Apple plans to argue FBI’s order to unlock iPhone violates its free-speech rights

iPhone passcode

Apple’s fight with the FBI could be about a lot more than unlocking just one iPhone. A new report from Bloomberg suggests Apple will argue that it’s actually about free speech, and how its iOS code should be protected under the First Amendment in the same way a journalist’s work is.

In an effort to sidestep the FBI’s request for a backdoor in iOS, which could help it gain information about the San Bernardino attack, Apple is expected to argue that creating one — or being forced to create one — violates the U.S. Constitution, and its own philosophy.

“Just as the government can’t make a journalist write a story on its behalf, according to this view, it can’t force Apple to write an operating system with weaker security,” writes Adam Satariano.

That’s because iOS uses digital signatures to ensure that the software you download for it is authorized by Apple, and safe to use. When you install a new title from the App Store, iOS checks its digital signature to confirm it has been approved before allowing you to use it.

Because Apple is being asked to create a digital signature for software it does not approve of, to help the government obtain the personal data of one of its users, privacy advocates believe Apple has a strong First Amendment case.

“The argument is if all software is speech and all data flows are protected, then everything we do with communication is protected, and any regulation of the digital society becomes impossible,” said Neil Richards, a law professor at Washington University in St. Louis.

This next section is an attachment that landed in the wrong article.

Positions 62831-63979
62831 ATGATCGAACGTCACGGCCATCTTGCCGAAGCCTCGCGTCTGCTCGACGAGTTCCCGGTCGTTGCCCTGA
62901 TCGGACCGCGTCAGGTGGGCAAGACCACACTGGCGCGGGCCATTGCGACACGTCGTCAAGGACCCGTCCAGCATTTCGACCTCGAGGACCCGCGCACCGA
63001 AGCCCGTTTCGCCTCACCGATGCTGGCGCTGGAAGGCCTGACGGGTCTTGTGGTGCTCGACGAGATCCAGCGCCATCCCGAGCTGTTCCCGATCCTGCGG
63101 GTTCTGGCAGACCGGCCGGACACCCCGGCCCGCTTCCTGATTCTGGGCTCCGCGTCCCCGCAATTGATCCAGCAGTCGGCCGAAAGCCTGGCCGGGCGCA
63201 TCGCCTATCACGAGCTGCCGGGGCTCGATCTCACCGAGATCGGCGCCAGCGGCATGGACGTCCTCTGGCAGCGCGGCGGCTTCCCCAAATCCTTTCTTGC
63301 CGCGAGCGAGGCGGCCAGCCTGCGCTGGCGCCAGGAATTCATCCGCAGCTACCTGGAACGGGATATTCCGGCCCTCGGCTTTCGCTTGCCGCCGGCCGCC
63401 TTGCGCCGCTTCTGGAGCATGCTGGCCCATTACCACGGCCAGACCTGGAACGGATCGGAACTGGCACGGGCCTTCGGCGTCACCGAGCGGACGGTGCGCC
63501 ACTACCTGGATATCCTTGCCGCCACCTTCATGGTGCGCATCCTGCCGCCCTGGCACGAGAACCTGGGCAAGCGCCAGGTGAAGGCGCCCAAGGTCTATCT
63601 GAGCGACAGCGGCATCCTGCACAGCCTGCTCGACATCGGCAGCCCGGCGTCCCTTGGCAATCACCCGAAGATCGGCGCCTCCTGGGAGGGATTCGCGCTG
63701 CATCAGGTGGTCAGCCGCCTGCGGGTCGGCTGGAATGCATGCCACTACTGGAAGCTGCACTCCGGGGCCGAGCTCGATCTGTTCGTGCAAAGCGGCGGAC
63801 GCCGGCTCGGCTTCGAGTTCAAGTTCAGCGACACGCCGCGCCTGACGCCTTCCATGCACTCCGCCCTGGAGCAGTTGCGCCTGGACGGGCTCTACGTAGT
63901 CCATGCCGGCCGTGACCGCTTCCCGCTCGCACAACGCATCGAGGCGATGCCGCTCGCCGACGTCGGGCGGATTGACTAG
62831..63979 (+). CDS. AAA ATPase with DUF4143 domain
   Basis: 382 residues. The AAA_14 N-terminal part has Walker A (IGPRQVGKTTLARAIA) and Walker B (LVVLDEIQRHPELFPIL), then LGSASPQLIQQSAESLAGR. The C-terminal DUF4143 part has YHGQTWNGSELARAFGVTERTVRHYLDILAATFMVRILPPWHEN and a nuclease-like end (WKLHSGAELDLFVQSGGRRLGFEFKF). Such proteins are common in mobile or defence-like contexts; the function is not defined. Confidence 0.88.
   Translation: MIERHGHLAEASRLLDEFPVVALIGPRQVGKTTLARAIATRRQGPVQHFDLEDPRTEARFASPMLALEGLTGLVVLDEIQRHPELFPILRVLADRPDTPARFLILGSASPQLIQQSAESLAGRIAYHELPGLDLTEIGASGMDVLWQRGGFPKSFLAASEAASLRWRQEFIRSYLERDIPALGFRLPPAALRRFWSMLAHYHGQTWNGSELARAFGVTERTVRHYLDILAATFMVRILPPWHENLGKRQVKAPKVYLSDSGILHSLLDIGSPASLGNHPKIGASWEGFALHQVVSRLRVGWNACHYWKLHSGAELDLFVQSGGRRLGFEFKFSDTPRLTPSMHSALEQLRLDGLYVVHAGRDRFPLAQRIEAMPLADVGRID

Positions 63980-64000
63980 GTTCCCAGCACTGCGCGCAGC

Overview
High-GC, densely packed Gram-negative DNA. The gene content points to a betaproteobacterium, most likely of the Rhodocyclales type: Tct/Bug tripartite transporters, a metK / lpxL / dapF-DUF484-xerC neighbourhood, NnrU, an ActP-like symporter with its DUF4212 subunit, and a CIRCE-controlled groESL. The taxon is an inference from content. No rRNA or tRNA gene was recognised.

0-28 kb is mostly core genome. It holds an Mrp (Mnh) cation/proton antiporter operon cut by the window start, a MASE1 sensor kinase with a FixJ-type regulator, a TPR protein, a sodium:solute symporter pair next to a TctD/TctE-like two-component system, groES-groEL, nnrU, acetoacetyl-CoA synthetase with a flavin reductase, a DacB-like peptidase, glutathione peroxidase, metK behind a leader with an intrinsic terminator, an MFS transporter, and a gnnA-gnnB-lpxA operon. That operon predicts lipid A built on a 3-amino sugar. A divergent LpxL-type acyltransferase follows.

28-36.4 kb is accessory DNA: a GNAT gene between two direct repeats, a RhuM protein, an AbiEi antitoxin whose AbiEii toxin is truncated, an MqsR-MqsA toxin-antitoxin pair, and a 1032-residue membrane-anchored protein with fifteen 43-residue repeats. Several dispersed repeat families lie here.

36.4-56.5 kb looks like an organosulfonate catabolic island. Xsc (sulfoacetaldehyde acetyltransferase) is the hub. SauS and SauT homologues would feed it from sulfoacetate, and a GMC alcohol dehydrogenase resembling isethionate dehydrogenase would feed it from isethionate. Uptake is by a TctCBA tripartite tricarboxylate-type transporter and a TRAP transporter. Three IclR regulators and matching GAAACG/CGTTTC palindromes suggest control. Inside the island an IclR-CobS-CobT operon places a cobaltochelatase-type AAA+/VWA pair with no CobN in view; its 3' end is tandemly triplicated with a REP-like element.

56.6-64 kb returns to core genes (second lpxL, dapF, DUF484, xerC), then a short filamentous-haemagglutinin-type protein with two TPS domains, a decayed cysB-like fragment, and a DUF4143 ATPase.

However, Apple’s main argument is that the government is exceeding the limits of the law by forcing it to write new code that goes against its own philosophy and security protocols, and breaches user privacy.

Free speech will be a secondary argument in Apple’s response to the government this week, said an Apple executive who asked not to be named because the company’s filing isn’t yet public. The company’s central case is that the government is overstepping its authority under the All Writs Act, a centuries-old law that courts have interpreted to give wide latitude to law enforcement agencies to get customer information from companies.

Apple is also expected to ask Congress to decide this particular case concerning the iPhone used by one of the San Bernardino shooters, rather than the courts. The company will reportedly argue that the Obama administration’s request to hack an iPhone is improper under the All Writs Act.

“Apple’s effort would move the contentious policy debate between digital privacy rights and national security interests to Congress, where Apple wields considerably more influence,” reports The Orange County Register. “Apple spent nearly $5 million lobbying Congress last year.”

Apple has been publicly fighting the FBI’s request since it was made public. CEO Tim Cook published an open letter to explain why Apple was fighting it, then reached out to employees in a company-wide memo to thank them for their support, and to urge the FBI to drop its case.

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